// Sentiment Tag

The year ahead - January sentiment survey

02 Feb 2017 The year ahead – January sentiment survey

The Trump effect

  • We ran the sentiment survey in the second and third week of January. By this point, Trump’s shock election as president of the US was beginning to sink in, but he had yet to take office. The run-up to his inauguration and cabinet/adviser appointments were front-page news.
  • In all, we there were 82 responses to the survey. Fund groups represented 67%, platforms 31% and distributors 2%.
  • The audience was mainly British with 78% of respondents defining themselves as UK-based and the rest cross-border or international.
  • Interestingly, there was a significant dichotomy between the positive expectations for 2017 (answers to the multiple choice questions) and the pessimistic concerns voiced in the open questions.
  • Overwhelmingly, the geopolitical environment and specifically Brexit, Trump and forthcoming elections in Europe were the main concern.
  • At the time of writing, the fixed income rotation into equity was in full swing and stock-market indices had hit all-time highs.
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20 Jul 2016 Brexit casts a long shadow over the industry – June’s monthly sentiment survey

THE UK WAS LEFT REELING BY THE BREXIT VOTE. RESPONDENTS ARE FEARFUL FOR THE FUTURE.

Ordinarily, the June sentiment survey would have been conducted Mid June and the results provided a week later, but we decided to wait for the EU referendum on 23rd June. The shock result left everyone reeling, and this  sentiment survey specifically explored fund groups, platforms and distributors' immediate reactions to the result.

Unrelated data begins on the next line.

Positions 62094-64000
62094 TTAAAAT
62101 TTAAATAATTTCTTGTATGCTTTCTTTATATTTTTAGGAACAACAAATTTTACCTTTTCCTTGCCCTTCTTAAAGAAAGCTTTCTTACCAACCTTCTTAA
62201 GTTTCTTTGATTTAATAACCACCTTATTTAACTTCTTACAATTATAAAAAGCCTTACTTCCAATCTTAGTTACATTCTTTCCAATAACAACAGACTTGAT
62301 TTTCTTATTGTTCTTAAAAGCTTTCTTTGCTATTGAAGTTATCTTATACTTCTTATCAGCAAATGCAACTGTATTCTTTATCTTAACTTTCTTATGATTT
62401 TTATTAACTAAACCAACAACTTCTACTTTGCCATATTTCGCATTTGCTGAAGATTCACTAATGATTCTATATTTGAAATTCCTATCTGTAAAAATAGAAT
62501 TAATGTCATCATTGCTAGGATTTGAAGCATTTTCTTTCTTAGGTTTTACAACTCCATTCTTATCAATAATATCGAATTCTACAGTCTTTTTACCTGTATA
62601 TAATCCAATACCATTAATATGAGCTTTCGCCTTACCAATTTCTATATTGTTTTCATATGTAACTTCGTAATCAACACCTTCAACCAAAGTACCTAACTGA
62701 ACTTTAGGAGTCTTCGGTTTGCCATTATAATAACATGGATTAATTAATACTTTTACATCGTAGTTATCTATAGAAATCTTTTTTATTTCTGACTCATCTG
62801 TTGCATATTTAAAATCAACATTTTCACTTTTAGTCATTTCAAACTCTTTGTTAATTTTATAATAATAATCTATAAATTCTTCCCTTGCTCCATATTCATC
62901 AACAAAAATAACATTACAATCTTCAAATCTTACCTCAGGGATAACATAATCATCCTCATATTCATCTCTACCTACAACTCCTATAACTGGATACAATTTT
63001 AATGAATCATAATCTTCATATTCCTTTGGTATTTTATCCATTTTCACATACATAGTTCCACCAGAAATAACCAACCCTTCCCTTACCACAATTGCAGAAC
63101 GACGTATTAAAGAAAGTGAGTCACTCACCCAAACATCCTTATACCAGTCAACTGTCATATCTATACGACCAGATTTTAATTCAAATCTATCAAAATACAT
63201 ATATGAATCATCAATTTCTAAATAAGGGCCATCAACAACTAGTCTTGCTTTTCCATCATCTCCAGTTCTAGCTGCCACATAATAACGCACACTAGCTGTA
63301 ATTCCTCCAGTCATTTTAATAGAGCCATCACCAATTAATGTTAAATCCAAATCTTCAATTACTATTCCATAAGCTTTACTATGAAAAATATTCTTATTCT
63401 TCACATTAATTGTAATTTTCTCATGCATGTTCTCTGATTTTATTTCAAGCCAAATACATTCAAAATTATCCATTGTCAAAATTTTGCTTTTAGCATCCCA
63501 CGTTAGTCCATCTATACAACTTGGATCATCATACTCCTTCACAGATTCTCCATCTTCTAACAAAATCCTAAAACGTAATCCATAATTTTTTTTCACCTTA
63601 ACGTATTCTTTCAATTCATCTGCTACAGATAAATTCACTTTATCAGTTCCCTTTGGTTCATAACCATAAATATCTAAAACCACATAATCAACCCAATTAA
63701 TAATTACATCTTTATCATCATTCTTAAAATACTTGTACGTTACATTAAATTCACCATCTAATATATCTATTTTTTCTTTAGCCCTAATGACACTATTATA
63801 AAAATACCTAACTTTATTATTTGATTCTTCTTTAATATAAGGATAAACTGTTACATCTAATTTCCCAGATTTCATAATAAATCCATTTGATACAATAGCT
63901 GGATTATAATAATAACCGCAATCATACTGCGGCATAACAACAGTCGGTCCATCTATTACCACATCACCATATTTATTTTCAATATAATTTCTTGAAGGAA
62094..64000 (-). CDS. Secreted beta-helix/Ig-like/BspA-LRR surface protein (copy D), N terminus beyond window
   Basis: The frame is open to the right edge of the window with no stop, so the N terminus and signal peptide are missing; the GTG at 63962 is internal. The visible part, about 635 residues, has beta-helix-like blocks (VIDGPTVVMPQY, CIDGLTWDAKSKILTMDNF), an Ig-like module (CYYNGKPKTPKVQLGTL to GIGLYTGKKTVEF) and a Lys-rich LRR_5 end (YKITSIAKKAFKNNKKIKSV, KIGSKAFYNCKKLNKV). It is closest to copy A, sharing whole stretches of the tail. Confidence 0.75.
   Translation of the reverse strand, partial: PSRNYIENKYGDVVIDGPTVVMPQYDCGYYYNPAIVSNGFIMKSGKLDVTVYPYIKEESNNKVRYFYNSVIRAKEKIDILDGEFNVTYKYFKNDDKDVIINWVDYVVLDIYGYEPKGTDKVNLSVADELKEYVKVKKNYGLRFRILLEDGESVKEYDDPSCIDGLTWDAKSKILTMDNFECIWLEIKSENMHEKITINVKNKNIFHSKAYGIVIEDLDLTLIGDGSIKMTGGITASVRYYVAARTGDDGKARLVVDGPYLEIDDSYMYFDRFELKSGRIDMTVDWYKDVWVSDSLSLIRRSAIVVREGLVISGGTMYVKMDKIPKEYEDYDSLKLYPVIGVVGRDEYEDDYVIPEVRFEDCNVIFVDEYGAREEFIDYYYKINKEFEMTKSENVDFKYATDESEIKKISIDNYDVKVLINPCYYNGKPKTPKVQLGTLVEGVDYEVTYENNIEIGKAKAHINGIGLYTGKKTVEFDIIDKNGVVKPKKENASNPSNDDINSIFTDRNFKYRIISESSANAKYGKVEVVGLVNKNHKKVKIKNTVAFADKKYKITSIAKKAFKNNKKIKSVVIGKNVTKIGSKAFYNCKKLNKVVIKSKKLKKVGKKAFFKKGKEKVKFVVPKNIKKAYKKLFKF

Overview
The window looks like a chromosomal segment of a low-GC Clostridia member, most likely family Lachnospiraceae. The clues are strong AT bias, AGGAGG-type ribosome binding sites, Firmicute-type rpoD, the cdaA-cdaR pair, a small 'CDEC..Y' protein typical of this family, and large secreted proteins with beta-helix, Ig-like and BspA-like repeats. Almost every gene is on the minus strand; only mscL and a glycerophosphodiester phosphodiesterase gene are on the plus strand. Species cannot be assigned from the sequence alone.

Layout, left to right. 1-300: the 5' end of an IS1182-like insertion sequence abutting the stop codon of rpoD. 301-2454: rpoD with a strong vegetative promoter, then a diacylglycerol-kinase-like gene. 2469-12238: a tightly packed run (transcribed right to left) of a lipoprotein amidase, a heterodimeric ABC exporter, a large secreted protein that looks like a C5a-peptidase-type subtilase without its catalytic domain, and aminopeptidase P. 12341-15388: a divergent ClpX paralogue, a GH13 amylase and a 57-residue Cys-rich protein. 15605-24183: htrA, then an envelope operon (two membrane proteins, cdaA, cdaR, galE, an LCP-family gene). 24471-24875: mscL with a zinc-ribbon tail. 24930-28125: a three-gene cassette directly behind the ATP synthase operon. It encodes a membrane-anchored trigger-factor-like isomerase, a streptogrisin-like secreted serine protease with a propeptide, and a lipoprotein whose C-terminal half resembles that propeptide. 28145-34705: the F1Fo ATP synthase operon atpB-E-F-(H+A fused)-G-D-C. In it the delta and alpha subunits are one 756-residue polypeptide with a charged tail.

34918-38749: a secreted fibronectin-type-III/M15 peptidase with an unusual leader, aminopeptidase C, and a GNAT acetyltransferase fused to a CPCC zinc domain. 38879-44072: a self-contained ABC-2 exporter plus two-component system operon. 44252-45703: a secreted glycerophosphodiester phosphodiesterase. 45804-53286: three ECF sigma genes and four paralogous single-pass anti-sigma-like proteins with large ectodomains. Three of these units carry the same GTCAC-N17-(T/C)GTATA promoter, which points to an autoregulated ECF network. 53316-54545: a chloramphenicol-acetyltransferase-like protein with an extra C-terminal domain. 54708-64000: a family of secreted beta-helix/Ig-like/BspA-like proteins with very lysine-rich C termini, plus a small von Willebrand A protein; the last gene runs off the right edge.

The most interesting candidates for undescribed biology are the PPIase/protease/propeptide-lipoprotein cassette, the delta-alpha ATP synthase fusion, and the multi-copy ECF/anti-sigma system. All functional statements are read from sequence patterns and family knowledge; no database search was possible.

There were a total of 80 responses in June.  Of these, 53% were from fund groups, 35% from platforms,  5% were distributors (advisers, wealth managers etc) and the rest were banks and life companies. Most respondents were UK-based, although 16% said they were cross-border or domestic European fund providers.

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27 May 2016 Sentiment in the month of May

A long and sultry summer of sports and social events used to distract the haut monde from investments and led to the old adage of 'Sell in May and go away, come back on St Leger's Day'. Whether stock markets underperform during the six-month period has never been conclusively proven, but respondents to our May survey were undoubtedly more cautious on the outlook for the second quarter.  But it's Brexit and not tennis is overshadowing proceedings.

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